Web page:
Over the past two weeks, many readers have written letters or told individual reporters and editors that HT was giving far too much space to Raj Thackeray and his politics of violence. At the other end of the spectrum are readers — far fewer in number but equally passionate—who accuse us of bias against Raj Thackeray. One reader went as far as to say we were “targeting” him.
Which is true? Is HT soft on Thackeray, is it harsh or has our coverage been fair?
To those who say we are falling for Thackeray’s trap by giving him publicity, I can only say that we cannot ignore what he does just because we know that some of his actions are publicity stunts. His actions have a concrete short-termeffect on people and a profound long-term effect on the ethos and fate of this city, and we need to document them.
As for us ‘targeting’ Raj Thackeray, we may have condemned his violent tactics and parochial ideology in our editorial columns, but I personally believe we have been evenhanded in our news reports.
At the deeper level, the question of objectivity is one of the most important but complex issues in journalistic practice.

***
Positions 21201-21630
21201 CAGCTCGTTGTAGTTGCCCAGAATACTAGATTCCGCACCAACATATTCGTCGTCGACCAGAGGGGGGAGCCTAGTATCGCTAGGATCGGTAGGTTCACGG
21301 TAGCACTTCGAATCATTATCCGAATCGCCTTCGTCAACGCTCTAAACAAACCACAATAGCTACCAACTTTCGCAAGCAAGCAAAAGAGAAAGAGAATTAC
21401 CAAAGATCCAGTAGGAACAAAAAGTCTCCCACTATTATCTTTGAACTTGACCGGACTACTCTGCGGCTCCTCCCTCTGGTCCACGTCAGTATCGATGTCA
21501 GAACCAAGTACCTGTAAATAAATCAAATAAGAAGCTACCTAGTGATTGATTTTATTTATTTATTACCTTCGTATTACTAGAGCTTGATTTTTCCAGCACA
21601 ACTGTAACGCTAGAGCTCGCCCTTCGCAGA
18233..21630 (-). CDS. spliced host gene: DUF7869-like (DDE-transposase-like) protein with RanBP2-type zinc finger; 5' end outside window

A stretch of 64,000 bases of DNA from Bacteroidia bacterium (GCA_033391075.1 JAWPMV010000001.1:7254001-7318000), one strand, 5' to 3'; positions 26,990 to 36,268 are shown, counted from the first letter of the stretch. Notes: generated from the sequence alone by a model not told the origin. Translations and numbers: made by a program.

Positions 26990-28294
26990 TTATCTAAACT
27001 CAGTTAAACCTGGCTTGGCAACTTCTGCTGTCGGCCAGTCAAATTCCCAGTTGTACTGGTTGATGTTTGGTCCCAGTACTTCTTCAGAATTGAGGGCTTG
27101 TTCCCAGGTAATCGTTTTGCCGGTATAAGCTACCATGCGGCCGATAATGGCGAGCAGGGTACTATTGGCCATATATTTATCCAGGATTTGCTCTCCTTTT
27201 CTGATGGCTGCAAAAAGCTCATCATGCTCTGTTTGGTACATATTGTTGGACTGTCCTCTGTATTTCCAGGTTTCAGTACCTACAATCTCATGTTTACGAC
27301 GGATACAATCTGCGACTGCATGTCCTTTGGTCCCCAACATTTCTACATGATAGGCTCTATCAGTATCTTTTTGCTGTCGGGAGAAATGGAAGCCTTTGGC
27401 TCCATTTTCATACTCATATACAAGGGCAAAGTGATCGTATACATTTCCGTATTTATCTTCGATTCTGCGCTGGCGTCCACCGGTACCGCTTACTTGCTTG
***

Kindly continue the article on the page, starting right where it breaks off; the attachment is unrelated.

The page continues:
Reams have been written on the topic — in books, Phd theses and magazine articles— so I won’t pretend I can even begin to unravel the debate here.
What I would like to do here is clarify where I think HT stands on the issue of objectivity. No two journalists will probably fully agree on what this means. There is a range of answers.
Beyond this, at the extremities, most would agree that one is entering the realm of opinion and most would recognise instances of overt bias. Here I will mention two principles that HT tries to uphold to ensure that our news does not tip over into bias.
Accuracy. Mistakes have a way of creeping in however much one tries, but HT has a rigorous policy of corrections, which we publish each day. Moreover, we attempt to get not just our facts and quotes absolutely right but also try to ensure we use these in the correct contexts, so that their meaning is not slanted. We welcome readers to keep writing in to alert us about errors.
Balance. This is often very hard to achieve, but that doesn’t mean one abandons the goal. In a head-on conflict, the more powerful party always has the capacity to get its point across more effectively.
So a good journalist usually takes more trouble to get viewpoints of those who do not have the power or money to present their side of a story as forcefully or as often as others.
In any case, one rule is sacrosanct: if X says anything about Y, then Y must be given a chance to respond. Again, if readers feel we have not represented a particular side of an issue with enough vigour, please do right in with concrete instances.